DATE: July 24, 2013
Bruins and Patrons Play Hockey at the Library
Statewide summer reading is currently underway at libraries across the Commonwealth. Young readers in Methuen recently had some extra encouragement to keep reading from Boston Bruins prospect players who visited the Nevins Memorial Library as part of the Boston Bruins Development Camp.
While story time and craft time were going on downstairs, Boston Bruins prospect players Linus Arnesson, Anthony Camara, Chris Castro, Alex Cord, Ryan Fitzgerald, Seth Griffith, Garnet Hathaway and Wiley Sherman were upstairs adding a new skill that one can learn at the library: hockey. The players joined youngsters from Methuen to celebrate the statewide summer reading program sponsored by the Boston Bruins, the Massachusetts Library System and the Massachusetts Board of Library Commissioners, and local libraries.
"Playing hockey in the library is a once-in-a lifetime experience for both the kids and the players," said MBLC Commissioner Jan Resnick. "And as kids are playing, they're also encouraged to participate in summer reading which helps keep their academic skills sharp for the upcoming school year."
The players also held a hockey-themed story time, answered questions about playing hockey and what their favorite books are, and helped youngsters create their own hockey masks. "The positive impact that these young men have on our kids is invaluable. They're promoting reading and libraries in a way to which kids respond," said Nevins Memorial Library Director Krista McLeod.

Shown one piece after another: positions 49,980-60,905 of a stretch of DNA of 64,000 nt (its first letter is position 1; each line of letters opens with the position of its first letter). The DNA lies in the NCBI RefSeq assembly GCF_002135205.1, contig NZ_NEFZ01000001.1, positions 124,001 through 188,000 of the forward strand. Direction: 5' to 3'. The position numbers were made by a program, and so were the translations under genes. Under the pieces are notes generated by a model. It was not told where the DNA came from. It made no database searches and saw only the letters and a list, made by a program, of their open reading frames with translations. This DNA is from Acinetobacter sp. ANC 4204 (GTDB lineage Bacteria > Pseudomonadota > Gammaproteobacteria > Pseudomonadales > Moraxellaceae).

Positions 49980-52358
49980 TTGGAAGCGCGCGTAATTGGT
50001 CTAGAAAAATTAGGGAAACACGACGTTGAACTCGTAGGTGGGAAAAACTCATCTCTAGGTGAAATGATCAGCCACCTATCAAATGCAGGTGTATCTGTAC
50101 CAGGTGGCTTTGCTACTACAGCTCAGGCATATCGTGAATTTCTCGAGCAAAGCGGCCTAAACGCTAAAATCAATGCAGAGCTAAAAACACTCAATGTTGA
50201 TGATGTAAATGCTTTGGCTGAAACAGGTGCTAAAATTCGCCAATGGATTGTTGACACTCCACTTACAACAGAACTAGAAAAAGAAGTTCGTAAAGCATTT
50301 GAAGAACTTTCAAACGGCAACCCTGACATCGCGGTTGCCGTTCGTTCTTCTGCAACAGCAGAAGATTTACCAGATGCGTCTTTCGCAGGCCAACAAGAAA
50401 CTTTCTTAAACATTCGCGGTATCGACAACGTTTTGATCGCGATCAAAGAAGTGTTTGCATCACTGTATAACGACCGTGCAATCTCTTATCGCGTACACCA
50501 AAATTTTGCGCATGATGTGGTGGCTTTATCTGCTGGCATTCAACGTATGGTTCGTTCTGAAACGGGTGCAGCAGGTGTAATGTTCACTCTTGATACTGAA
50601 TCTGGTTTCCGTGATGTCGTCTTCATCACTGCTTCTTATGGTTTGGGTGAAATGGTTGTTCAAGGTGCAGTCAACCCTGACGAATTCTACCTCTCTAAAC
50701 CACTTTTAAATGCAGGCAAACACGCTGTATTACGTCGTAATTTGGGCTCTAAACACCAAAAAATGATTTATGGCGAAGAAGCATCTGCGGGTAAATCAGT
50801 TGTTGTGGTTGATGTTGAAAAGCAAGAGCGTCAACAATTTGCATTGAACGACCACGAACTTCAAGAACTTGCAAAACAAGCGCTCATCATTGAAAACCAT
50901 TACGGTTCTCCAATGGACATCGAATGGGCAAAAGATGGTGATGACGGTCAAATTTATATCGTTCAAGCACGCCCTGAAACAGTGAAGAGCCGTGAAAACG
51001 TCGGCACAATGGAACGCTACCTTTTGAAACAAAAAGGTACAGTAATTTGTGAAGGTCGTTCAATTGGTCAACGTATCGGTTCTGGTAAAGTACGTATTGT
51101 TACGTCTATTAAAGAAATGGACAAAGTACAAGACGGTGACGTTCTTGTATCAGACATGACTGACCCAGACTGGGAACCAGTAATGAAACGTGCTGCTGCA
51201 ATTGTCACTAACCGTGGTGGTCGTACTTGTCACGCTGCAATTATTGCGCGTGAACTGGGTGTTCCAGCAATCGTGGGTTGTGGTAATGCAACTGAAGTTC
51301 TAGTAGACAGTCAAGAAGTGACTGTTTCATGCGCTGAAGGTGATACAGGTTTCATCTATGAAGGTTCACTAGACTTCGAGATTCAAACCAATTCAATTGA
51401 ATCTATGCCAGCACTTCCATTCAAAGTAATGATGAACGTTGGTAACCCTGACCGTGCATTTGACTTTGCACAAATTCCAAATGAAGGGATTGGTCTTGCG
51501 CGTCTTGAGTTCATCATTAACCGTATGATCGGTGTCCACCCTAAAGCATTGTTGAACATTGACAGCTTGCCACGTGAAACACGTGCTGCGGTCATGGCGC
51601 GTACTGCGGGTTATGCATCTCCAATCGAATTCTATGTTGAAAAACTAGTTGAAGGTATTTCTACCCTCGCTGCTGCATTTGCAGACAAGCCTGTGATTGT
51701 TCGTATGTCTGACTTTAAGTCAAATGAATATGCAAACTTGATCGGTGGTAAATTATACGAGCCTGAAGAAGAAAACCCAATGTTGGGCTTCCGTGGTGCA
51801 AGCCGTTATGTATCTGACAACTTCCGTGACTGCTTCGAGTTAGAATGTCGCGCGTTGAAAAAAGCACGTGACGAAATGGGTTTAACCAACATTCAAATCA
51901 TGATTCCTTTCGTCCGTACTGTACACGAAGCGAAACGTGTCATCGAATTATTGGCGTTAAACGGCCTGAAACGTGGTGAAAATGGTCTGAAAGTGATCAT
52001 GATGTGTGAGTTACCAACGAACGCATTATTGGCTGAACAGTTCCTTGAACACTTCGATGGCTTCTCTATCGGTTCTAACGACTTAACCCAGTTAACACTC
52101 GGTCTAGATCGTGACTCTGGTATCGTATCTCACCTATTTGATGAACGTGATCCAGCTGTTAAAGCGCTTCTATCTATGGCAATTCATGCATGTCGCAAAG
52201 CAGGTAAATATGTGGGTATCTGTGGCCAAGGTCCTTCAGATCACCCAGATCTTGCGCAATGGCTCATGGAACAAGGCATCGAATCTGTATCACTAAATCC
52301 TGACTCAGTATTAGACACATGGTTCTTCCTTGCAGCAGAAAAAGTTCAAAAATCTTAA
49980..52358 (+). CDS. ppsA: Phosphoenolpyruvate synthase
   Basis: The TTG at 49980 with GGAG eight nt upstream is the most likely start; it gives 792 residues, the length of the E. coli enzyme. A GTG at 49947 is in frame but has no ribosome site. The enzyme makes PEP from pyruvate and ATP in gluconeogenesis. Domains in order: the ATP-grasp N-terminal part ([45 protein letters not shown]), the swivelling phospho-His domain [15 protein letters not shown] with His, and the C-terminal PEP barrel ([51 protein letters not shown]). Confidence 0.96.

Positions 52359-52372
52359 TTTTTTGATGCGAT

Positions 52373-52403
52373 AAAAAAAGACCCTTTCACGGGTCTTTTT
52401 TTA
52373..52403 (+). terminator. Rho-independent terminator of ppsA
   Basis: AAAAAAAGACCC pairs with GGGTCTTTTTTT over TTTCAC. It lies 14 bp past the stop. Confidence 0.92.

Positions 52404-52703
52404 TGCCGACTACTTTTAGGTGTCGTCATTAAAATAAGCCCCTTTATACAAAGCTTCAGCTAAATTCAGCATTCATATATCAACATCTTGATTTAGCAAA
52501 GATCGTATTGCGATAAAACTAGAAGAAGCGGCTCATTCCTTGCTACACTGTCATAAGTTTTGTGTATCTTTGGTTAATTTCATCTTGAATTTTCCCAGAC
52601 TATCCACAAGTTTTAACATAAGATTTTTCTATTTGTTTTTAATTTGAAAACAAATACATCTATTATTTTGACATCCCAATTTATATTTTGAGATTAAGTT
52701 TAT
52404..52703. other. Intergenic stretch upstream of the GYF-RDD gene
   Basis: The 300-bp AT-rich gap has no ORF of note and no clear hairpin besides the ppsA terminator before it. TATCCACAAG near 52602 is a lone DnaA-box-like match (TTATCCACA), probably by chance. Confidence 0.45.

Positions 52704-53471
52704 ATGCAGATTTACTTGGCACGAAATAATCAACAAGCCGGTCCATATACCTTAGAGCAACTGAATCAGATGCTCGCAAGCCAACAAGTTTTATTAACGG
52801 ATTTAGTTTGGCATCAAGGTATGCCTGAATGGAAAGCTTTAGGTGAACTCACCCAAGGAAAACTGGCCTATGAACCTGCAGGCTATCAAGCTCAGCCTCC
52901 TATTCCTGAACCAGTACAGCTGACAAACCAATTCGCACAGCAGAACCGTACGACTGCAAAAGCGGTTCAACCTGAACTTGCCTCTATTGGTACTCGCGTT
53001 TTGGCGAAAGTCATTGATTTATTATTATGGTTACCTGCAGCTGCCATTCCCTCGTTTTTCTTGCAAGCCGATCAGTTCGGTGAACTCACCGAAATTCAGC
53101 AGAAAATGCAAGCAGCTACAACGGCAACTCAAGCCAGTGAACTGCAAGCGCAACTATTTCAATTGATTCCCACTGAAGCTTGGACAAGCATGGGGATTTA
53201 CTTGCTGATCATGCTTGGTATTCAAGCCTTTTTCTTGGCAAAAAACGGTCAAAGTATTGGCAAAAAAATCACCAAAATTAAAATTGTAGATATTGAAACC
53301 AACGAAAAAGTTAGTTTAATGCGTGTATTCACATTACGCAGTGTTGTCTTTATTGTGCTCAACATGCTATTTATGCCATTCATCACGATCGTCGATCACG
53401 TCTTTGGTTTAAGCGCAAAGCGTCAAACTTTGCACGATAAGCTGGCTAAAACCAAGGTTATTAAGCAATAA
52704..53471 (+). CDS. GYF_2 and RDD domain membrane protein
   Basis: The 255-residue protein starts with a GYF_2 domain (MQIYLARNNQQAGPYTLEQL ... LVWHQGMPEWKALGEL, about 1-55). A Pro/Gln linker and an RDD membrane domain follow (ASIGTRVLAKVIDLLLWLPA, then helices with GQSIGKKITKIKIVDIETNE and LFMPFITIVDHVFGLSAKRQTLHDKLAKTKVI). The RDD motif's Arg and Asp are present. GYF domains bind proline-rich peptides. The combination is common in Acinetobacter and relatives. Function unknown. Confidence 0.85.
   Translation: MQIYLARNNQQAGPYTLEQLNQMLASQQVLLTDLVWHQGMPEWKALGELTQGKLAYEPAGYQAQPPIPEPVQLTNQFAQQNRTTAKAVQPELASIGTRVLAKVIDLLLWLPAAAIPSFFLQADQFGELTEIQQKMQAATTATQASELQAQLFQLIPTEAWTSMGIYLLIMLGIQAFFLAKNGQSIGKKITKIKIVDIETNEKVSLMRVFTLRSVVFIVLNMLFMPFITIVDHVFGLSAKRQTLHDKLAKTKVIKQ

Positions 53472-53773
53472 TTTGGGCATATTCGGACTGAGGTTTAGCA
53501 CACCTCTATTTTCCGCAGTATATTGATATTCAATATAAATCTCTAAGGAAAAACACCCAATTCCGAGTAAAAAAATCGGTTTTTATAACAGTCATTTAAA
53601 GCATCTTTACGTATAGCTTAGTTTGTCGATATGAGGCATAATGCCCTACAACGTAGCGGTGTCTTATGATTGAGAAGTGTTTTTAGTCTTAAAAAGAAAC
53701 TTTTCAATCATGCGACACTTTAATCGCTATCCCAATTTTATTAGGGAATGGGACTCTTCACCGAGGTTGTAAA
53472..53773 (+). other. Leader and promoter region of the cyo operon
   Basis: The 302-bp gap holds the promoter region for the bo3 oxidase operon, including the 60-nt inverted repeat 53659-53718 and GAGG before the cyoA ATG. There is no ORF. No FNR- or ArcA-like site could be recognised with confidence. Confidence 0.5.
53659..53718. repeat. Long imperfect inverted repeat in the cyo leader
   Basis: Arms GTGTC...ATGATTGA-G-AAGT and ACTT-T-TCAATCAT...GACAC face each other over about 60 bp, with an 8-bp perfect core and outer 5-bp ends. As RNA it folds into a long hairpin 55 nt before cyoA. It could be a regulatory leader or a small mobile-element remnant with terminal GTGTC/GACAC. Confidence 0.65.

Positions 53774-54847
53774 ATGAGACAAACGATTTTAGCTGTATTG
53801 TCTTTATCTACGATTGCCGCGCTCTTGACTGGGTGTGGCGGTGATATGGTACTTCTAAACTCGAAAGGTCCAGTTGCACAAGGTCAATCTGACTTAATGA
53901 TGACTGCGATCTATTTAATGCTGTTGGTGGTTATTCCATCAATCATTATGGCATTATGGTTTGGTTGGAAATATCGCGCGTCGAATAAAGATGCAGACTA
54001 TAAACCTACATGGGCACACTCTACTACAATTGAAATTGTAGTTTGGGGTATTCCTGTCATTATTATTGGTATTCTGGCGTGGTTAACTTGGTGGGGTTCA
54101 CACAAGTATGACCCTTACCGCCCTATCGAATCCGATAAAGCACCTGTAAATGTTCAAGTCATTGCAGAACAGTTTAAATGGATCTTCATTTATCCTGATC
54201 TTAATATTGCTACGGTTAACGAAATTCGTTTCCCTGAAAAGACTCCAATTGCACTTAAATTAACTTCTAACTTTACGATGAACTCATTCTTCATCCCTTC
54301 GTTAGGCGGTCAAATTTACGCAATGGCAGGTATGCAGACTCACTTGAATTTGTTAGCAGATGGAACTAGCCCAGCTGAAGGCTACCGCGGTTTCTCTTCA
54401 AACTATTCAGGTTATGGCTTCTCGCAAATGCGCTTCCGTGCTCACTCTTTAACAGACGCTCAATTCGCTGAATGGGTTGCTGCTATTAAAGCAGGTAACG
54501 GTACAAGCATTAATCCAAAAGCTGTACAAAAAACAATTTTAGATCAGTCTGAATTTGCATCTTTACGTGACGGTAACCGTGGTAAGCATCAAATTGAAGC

The Boston Bruins' mascot Blades will be also be promoting reading over the summer. Blades visits are scheduled for libraries in Boxborough, Charlton, East Longmeadow, Pembroke, and Norton. Summer reading teens and children also have the opportunity to win special Boston Bruins prizes, including autographed gear and at-games experiences like riding the Zamboni or high-fiving Bruins players as they take the ice.
Last year, more than 330,000 children, teens, and adults attended 11,240 programs held in the 6-8 week span of summer in 280 libraries across the Commonwealth.
Massachusetts has offered statewide online summer reading programs since 2007. Through ReadsinMA.org, participants register, write book reviews, set goals, and track their progress. Massachusetts was the first state in the country to offer such a program. The Massachusetts Library System and the Massachusetts Board of Library Commissioners coordinate the program with funding from the Institute of Museum and Library Services. The Boston Bruins have supported the program since 2009. Libraries across the Commonwealth participate in the statewide summer program at no cost.
The Board of Library Commissioners (mass.gov/mblc) is the agency of state government with the statutory authority and responsibility to organize, develop, coordinate and improve library services throughout the Commonwealth. The Board advises municipalities and library trustees on the operation and maintenance of public libraries, including construction and renovation. It administers state and federal grant programs for libraries and promotes cooperation among all types of libraries through regional library systems and automated resource sharing. It also works to ensure that all residents of the Commonwealth, regardless of their geographic location, social or economic status, age, level of physical or intellectual ability or cultural background, have access to essential new electronic information technologies and significant electronic databases.